The existence of leadership as phenomena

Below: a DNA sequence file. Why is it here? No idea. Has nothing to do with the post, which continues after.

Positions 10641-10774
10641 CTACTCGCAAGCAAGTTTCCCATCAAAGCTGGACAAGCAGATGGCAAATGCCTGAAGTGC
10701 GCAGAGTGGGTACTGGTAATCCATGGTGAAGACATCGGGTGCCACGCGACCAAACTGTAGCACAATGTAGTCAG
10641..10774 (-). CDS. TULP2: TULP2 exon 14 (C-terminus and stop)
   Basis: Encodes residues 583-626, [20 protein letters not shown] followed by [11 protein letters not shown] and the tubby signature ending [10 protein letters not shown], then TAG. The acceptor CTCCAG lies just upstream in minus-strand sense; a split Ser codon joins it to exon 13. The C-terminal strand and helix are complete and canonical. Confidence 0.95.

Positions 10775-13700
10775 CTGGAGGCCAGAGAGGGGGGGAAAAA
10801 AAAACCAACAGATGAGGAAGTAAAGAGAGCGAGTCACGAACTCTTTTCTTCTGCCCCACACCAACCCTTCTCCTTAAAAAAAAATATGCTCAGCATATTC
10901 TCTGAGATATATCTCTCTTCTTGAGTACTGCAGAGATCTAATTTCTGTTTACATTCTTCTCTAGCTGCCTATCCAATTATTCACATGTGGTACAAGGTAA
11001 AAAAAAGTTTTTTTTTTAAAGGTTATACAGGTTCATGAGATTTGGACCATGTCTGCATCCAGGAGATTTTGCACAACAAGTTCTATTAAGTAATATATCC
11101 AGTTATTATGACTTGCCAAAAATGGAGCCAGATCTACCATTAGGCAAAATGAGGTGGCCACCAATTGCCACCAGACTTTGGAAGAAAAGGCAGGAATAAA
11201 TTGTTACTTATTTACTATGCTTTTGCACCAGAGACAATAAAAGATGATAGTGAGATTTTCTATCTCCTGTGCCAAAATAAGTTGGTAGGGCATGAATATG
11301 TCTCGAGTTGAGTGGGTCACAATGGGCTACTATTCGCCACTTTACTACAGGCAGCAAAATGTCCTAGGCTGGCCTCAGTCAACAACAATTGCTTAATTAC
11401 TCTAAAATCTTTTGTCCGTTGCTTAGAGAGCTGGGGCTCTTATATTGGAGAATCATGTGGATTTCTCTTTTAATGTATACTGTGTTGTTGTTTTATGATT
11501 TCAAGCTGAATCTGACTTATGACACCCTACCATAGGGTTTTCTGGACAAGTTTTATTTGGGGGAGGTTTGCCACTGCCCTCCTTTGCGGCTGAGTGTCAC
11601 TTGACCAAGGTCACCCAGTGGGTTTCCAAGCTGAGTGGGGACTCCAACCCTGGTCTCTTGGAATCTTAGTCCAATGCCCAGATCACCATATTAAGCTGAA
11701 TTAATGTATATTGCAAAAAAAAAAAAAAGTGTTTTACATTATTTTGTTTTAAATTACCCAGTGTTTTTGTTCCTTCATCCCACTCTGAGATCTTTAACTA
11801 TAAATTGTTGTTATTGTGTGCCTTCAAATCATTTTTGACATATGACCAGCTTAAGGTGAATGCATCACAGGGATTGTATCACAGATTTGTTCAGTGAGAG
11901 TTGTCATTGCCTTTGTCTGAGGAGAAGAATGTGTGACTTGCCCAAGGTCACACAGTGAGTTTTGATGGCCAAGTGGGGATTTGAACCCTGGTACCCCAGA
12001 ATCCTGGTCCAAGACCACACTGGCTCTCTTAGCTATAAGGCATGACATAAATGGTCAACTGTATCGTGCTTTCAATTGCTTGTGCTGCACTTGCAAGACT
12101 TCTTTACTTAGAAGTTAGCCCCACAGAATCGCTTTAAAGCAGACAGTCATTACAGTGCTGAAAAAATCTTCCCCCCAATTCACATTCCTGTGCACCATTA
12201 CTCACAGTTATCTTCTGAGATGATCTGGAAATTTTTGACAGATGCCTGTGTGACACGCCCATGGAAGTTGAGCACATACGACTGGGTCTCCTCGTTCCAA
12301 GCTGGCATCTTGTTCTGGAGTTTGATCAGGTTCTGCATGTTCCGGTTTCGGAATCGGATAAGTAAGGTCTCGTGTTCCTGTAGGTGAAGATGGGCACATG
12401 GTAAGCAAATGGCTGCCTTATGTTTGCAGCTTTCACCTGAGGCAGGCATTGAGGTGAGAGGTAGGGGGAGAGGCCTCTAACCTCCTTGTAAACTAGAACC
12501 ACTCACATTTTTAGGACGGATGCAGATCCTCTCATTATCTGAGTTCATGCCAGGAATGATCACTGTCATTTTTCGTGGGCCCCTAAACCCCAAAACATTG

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Toward the end of my research I came to doubt the existence of ‘leadership’. My doubt emerged as a strange uneasiness and I began to recognise that other writers had described something similar. Rather than proceed on the assumption that ‘leadership’ existed I decided to address my loss of faith directly and ask ‘does leadership exist?’. In order to address my fundamental uncertainty I needed to change my research approach. In effect I started my research again, adopting as my method a critical and analytical form of autoethnography. Empirical material is now drawn not just from my conversations with others but also my own experience of researching and practicing ‘leadership’. As analytical autoethnography is relatively new I adapted guidance provided for group reflective practice (Fook & Gardner 2007; Stacey & Griffin 2005) as the framework for my analytical approach. Analysis and interpretation is interleaved within the narrative, and set against a theoretical background provided by key references. Research validity is an issue for autoethnography and to maintain research validity I was guided by several papers by Alvesson and his associates ((Alvesson, Hardy & Harley 2008; Alvesson & Kärreman 2007; Alvesson & Sandberg 2011, 2012; Sandberg & Alvesson 2011; Spicer, Alvesson & Kärreman 2009). My narrative tells the story of my involvement in an attempt to build a ‘leadership’ culture, my evaluation of the outcome of that attempt, and my continuing engagement with theory to interpret what had occurred. Writing this narrative has altered my perspective of what people describe when they talk about ‘leadership’. I now see ‘leadership’ as an active principle of relatedness between leaders and followers and their purposes and resistance. I can now more clearly see the existence of leadership in its three forms: as a word, a concept, and related phenomena.
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